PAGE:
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Susan Orlean's next book to mine stories from LA's Central Library (Photos)

Susan Orlean  in the atrium at the L.A. Central Library.
Susan Orlean in the atrium at the L.A. Central Library.
Todd Johnson/KPCC

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Writer Susan Orlean has a knack for turning ordinary sounding subjects into extraordinary stories. Her inquiries into the arrest of an orchid thief in south Florida became a best-selling book that was eventually adapted into the film, "Adaptation," starring with Meryl Streep as Orlean.

In addition, her article about young surfer girls in Maui became the inspiration for the film "Blue Crush."

Recently, Susan Orlean relocated to Los Angeles where she's found the subject of her next book: the Central Library.

"What made this the one that attracted me so much was, number one I love being contrarian, nobody thinks anyone in L.A. reads and of course that's not true, so it's much more fun to write a book about the L.A. Public Library," said Orlean. "This library has a fascinating history, most significantly is its near death experience is what made me think, 'wow this is a great story.'"

Orlean has been spending hours at the historic building on Flower Street in downtown L.A. studying the library's history and interviewing librarians past and present. We recently had the chance to join Orlean in the rare books room where she told me about her earliest library experiences.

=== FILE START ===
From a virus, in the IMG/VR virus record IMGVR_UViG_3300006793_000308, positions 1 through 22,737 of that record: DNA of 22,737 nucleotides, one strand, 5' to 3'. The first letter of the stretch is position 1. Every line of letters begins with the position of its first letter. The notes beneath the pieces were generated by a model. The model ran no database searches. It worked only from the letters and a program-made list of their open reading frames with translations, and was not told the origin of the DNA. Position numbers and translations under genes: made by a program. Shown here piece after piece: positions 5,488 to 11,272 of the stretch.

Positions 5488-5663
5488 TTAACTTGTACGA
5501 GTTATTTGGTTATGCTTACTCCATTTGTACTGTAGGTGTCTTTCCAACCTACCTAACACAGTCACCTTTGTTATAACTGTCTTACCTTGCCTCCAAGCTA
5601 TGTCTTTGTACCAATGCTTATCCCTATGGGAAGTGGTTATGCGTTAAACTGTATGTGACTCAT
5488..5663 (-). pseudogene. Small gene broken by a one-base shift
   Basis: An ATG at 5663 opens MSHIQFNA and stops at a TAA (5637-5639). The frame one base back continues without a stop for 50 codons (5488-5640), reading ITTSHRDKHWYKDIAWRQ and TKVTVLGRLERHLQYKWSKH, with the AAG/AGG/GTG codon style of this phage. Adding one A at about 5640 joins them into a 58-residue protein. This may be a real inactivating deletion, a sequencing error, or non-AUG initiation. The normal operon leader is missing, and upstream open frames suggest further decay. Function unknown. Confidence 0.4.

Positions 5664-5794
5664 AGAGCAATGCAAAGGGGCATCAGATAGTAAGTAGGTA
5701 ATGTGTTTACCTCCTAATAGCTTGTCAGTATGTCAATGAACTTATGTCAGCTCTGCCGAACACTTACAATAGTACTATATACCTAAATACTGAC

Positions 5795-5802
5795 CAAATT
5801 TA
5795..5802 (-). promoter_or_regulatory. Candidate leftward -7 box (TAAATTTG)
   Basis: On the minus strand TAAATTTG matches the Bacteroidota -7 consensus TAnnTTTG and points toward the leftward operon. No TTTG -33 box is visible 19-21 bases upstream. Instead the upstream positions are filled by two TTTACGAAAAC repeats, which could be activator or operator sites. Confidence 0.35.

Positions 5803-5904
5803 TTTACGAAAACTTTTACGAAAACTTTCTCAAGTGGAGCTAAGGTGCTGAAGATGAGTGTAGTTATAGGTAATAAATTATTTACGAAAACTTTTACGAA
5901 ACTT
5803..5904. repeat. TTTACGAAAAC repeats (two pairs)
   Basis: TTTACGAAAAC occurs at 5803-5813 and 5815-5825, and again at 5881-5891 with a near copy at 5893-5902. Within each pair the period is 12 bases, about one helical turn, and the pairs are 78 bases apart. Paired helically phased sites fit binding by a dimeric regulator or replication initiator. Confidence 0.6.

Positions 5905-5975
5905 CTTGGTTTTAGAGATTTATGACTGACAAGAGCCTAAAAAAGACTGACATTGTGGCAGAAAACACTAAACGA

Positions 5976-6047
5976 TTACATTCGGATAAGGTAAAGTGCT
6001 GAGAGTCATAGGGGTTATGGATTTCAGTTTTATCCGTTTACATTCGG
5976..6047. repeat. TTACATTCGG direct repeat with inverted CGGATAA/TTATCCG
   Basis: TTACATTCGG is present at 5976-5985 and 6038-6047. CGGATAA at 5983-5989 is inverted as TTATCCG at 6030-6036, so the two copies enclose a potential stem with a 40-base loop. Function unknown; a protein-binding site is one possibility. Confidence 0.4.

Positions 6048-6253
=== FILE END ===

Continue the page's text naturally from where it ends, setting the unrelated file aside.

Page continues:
Interview Highlights:

On her favorite memories of libraries:
"I grew up in a suburb of Cleveland, there was a branch library almost walking distance from my house and we went multiple times a week. To me it was a magical place. It has this charged feeling and everything s free. I looked at librarians as these almost saintly creatures who wanted to help you find great books. It was probably my favorite place."

On the fire that almost killed the L.A. Central Library:
"In 1986 at a time when Downtown L.A. was really in the doldrums, the library itself was absolutely jam packed, had run out of space, had faulty wiring, it was kind of a bit bedraggled at that point in its history. In 1986 a fire broke out in the library, it spread very quickly, it burned for about seven hours and was the largest structural fire in the history of Los Angeles. It destroyed close to half a million books. The damage of putting the fire down resulted in 700,000 volumes either being water or smoke damaged. The library then was closed for six years. That's a huge event. It gave me this fabulous narrative drama and also hearing it was arson...I mean we all love true crime stories and in this case you can't help but wonder why would someone want to burn down a library?"

On how she found out about the fire:
"The way I first heard about the fire, when I was being given a tour of the library the person who was giving me the tour took a book out and sniffed it and I thought, well, people have all sorts of odd habits, I wonder why he's sniffing the book. He said, 'Some of them still have the smoke smell in them.' I said, 'from what,' and he said 'Well, you know, the fire.' So if you see a small red-haired woman in the Central Library sniffing books, it's me and it's for my research."

On what research she's doing for her new book:
"I've been talking to a lot of retired librarians who were here at the time of the fire and of course each one of them is fascinating. If anything I'm going to have trouble sorting out who I'm going to focus on. I've been spending a lot of time talking to a gentleman who had been the head librarian for 20 years and he was here at the time of the fire. He is a real character, he's a magician, he's a jazz musician, he's a bit cantankerous and a challenging person, but those tend to be the people who I find the most interesting."